6. Paradiso X, 131. The others are Albert the Great, Gratian, Lombard, King Solomon, Dionysius, Orosius, Boethius, Isidore, Richard of St. Victor and Siger of Brabant. Brown quotes a Wordsworth sonnet on Bede, as well. [Return]
7. Mary Thomas Aquinas Carroll suggests that the main element in the spread of the epithet was the widely circulated Homiliary of Paul the Deacon (c. 720-799), which used the term uniquely in giving credit to Bede, whereas several authors--e.g., Chrysostom, Gregory, and Leo--were labelled beatus and several others--Leo, Gregory, Augustine, et al.--sanctus (The Venerable Bede: His Spiritual Teachings Catholic University of America Studies in Medieval History N.S. 9 [Washington: Catholic University of America Press, 1946], 57). [Return]
8. "Huius vita quidem qualis fuit ante magistri / Claro post obitum signo est patefacta salutis. / Aeger enim quidam patris dum cingitur almi / Reliquiis, penitus peste sanatus ab illa" (MGH, Poetae Latinae Aevi Carolini I. 198, ll. 1314- 1317). [Return]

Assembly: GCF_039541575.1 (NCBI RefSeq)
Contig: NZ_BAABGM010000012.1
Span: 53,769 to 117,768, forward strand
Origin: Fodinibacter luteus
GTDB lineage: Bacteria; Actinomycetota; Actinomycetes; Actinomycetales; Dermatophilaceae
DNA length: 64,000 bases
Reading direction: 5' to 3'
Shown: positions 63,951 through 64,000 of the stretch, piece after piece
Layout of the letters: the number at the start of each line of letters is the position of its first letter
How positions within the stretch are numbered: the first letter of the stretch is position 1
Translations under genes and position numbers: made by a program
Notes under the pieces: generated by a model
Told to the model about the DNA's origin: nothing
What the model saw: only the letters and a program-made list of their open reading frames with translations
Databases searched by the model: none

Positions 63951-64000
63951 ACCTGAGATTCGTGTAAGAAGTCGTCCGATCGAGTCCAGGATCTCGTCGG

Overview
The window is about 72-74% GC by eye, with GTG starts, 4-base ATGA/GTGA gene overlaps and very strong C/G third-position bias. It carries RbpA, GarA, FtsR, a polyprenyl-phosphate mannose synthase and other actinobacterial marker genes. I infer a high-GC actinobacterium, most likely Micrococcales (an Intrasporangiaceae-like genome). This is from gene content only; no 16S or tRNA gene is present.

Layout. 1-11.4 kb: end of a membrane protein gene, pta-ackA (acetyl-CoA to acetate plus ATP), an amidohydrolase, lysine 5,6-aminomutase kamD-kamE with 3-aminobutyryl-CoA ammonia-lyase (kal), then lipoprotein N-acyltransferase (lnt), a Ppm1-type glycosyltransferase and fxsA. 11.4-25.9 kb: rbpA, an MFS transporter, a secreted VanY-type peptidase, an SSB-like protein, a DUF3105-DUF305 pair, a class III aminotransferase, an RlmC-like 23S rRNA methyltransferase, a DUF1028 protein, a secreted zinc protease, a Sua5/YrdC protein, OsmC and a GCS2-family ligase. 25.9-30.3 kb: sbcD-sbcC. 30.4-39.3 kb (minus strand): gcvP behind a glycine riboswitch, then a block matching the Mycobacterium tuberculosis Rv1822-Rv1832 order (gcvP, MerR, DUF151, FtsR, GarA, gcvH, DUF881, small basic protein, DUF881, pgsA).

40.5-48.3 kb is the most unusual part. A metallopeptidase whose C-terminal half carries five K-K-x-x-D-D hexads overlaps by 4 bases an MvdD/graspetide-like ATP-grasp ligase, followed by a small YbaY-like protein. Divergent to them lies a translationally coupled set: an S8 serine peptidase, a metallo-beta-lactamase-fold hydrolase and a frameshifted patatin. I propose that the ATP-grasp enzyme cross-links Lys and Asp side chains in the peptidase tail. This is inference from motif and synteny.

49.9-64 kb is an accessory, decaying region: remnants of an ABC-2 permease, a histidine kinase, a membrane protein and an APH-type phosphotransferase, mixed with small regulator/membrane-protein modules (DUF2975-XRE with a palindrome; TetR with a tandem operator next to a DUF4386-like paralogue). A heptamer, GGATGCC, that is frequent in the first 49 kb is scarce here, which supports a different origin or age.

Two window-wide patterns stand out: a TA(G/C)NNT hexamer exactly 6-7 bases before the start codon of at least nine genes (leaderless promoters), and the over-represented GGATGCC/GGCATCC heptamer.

9. While Bede died after sundown on 25 May--that is, after the beginning of the ecclesiastical 26 May-- 26 May was already the feast of St. Augustine of Canterbury, and medieval commemorations of Bede were displaced to the 27th, setting the pattern for the decree of 1899; the Roman feast was moved to May 25 in 1969. Bede's absence from the 1559 Book of Common Prayer apparently reflects the fact that the Elizabethan Prayer Book's Calendar was based on the Sarum Use, and medieval Salisbury did not celebrate the feast of Bede. The other additions to the 1661 Book were St. Alban the Protomartyr, St. Eunurchus, Bp. of Orleans, and Charles Stuart, King and Martyr. See John Henry Blunt, "An Introduction to the Calendar," in The Annotated Book of Common Prayer, ed. John Henry Blunt (London: Rivingtons, 1868), 37. [Return]
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This page last revised on Sept. 1, 1997.